William A. Wilson, the first American to serve as ambassador to the Vatican and a member of President Ronald Reagan's "kitchen cabinet" of advisers, has died. He was 95.
Wilson was among a group of about a dozen conservative, wealthy Los Angeles businessmen who became confidantes and advisers to Reagan, first as he sought to become governor of California, and later, president. They also helped bankroll his campaigns for office.
Wilson died around 1 a.m. Saturday at his home in Carmel, said his daughter, Marcia Wilson Hobbs.
A rancher and horse lover by nature, Wilson grew up in Los Angeles and studied the family business, oil, at Stanford University in Palo Alto, where he met his future wife, Elizabeth. After graduation, he joined his father's company, Web Wilson Oil Tools.
Reagan first appointed Wilson as presidential envoy to Rome in 1981, when the United States did not have full diplomatic relations with the Vatican because of an 1867 U.S. law that prohibited establishing such ties to maintain separation of church and state.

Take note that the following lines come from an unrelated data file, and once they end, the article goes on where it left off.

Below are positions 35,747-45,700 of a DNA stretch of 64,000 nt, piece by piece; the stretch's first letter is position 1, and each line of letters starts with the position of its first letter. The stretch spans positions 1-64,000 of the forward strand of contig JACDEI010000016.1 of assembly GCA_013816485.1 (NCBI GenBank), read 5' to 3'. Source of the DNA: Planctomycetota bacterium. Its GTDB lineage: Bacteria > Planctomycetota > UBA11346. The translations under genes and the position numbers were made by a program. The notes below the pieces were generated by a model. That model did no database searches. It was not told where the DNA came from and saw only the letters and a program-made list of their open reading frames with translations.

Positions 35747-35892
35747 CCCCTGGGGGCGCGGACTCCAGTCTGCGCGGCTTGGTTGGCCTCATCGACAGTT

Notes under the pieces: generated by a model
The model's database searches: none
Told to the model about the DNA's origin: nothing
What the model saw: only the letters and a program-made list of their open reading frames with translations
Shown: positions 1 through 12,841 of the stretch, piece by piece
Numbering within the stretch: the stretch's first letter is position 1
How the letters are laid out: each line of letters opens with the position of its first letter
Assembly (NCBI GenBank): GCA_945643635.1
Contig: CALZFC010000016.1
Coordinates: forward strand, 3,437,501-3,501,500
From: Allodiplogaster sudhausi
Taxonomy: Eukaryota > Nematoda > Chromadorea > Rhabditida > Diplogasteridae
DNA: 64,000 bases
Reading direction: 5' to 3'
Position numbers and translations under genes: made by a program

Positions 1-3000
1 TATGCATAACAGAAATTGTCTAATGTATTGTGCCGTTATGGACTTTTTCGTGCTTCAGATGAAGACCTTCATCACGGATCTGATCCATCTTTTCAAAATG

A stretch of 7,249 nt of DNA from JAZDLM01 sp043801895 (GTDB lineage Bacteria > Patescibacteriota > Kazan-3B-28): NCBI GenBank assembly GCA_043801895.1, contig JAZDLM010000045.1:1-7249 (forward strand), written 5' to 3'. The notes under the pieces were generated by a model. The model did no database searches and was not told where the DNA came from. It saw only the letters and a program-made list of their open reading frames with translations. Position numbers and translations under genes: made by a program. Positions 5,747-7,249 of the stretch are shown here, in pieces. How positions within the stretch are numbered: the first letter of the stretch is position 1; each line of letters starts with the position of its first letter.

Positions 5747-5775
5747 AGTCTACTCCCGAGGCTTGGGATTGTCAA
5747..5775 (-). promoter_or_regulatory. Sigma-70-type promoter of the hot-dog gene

In 1984, after the law was repealed, Reagan appointed Wilson as the first ambassador and served in the post for about two years, according to an obituary released by the family.
"He was a delightful, gentlemanly like man of the old school and he was the perfect diplomat," said longtime family friend Bee Canterbury Lavery. She said the Wilsons outfitted the residence in Rome with beautiful furniture. "They were the first ones, and so they really furnished the American Embassy there in Rome."
Elizabeth Wilson, who grew up in a well-connected wealthy L.A. family, also developed a close friendship with Nancy Reagan after the couples met at a party in 1960, hosting annual birthday parties for the first lady at the family's ranch in Riverside County, according to a Vanity Fair profile of Nancy Reagan. Elizabeth Wilson died in 1996.
The Wilsons also owned a ranch in Sonora, Mexico, where Reagan often vacationed and where he famously was thrown from his horse.
Hobbs said beyond his distinguished biography, Wilson was a good dad.
"He was the best. He was a great father, he was very loving and very doting," said Hobbs, who was with her father when he died.
Wilson is survived by two daughters, Hobbs, of Los Angeles, and Anna Marie Wilson of Sonora, Mexico, five grandchildren and 10 great-grandchildren.
Services were pending in Los Angeles.